The actions of %t and %p are defined by the builtin ALS Prolog machinery. The actions all other placeholders, include the effects of extent expressions are defined by passing them off to the underlying C machinery.

Both printf_opt(Format, ArgList, WriteOptions) and printf(Stream_or_Alias, Format, ArgList, WriteOptions) allow one to apply write options (see Write options).

Using printf is generally much easier than using the equivalent write/1, put/1, and nl/0 predicates because the whole message you want to print out can be assembled and carried out by one call to printf.

The %p placeholder allows one to request execution of a custom print action in the following sense. The element of ArgList corresponding to a %p placeholder should be of the form Stream^PrintGoal or [Stream,Options]^PrintGoal, where Stream is a variable occurring in PrintGoal. When the traversal of Format/placeholders + ArgList/Expressions reaches the %p placeholder, the Stream variable from the corresponding Stream^PrintGoal (or [Stream,Options]^PrintGoal) from ArgList is bound to the output stream being written to by printf/[...] and PrintGoal is executed. As seen in the last three examples below, the effect may be to output a value at the %p placeholder point, or it may be to carry out a more complex computation yielding a complex output on Stream.


?- printf('hello world').
hello world

?- printf("Hello World!\t Wake Up!\nRise And Shine!").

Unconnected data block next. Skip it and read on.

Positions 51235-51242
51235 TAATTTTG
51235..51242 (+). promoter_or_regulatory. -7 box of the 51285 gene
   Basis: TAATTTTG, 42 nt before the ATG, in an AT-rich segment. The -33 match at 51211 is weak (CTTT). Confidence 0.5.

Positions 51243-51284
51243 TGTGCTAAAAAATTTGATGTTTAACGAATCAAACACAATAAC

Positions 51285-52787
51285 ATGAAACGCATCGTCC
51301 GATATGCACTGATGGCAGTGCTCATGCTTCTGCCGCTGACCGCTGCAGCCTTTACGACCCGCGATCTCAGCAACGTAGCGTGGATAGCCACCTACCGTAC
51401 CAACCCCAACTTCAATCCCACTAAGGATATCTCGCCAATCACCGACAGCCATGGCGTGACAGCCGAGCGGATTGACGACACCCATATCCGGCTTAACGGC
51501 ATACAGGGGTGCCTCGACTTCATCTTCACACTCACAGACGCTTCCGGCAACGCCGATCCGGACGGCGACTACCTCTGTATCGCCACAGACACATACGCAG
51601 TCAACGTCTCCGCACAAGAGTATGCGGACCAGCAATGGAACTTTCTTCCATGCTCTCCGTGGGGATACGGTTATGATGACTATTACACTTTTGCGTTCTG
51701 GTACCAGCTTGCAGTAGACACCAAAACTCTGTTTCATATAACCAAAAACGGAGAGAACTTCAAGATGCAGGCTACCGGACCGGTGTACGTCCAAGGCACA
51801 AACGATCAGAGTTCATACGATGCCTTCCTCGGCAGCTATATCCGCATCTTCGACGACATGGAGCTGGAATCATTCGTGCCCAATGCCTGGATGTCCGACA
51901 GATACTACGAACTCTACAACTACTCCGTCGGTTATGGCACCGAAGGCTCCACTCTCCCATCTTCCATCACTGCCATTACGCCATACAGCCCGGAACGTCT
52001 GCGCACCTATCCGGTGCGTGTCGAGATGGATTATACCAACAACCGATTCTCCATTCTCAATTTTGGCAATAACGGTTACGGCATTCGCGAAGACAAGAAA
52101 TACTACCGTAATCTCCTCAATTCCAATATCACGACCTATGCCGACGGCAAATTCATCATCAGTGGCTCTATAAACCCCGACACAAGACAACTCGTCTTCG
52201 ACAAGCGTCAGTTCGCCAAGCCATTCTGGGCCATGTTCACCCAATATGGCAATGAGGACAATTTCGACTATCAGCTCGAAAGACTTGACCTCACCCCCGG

Hello World!	 Wake Up!
Rise And Shine!

?- printf('Letters: %c%c%c\n', [0'a,0'B,0'c]).
Letters: aBc

?- printf('Contents: %t, Number of items: %d\n', [pocket(keys,wallet,watch), 3]).
Contents: pocket(keys,wallet,watch), Number of items: 3

?- printf('%t', ['ABC']).

?- printf_opt('%t', ['ABC'], [quoted(true)]).

?- printf('%o %x %X\n', [147,167,167]).
223 a7 A7

?- printf(user_output, '%t', [a*(b+c)]).

?- printf(user_output, '%t', [a*(b+c)], [ignore_ops(true)]).

?- printf('|%12.4f|', [10.3456]).
|     10.3456|

?- printf('|%-10s| indeed', ['Hello']).
|Hello     | indeed

?- printf("|%20.5s|", [geeksforgeeks]).
|               geeks|

In the following examples for %p, we omit the display of the bindings of free variables (including S and Stream) contained in the ArgList element corresponding to %p.

?- sprintf(X, 'Answer: %p', [S^(X is 6*7, write(S,X))]).
X="Answer: 42" 

The next example makes use of columns/1 from the library.

?- printf("Game Summary:\n%p(avg score)", [S^columns([[usa,3.4],[uk,2.8]], S)]).
Game Summary:
usa  3.4  
uk   2.8  
(avg score)

For the next example, first load the following predicate code:
bar(S, 0).
bar(S, N) :- put(S, 0’#), NN is N-1, bar(S, NN).

?- printf('Rain: %p\nSnow: %p\n', [S^(user:bar(S,10)), S^(user:bar(S,3))]).
Rain: ##########
Snow: ###

?- printf('\nThe required funds are %p annually.\n',
     [Stream^( Euros = 600000, USD is Euros/1.14, write(Stream, Euros-euros),
     write(Stream, ' ($'),write(Stream,USD), put(Stream, 0')) )]).

The required funds are 600000-euros ($526315.7895) annually.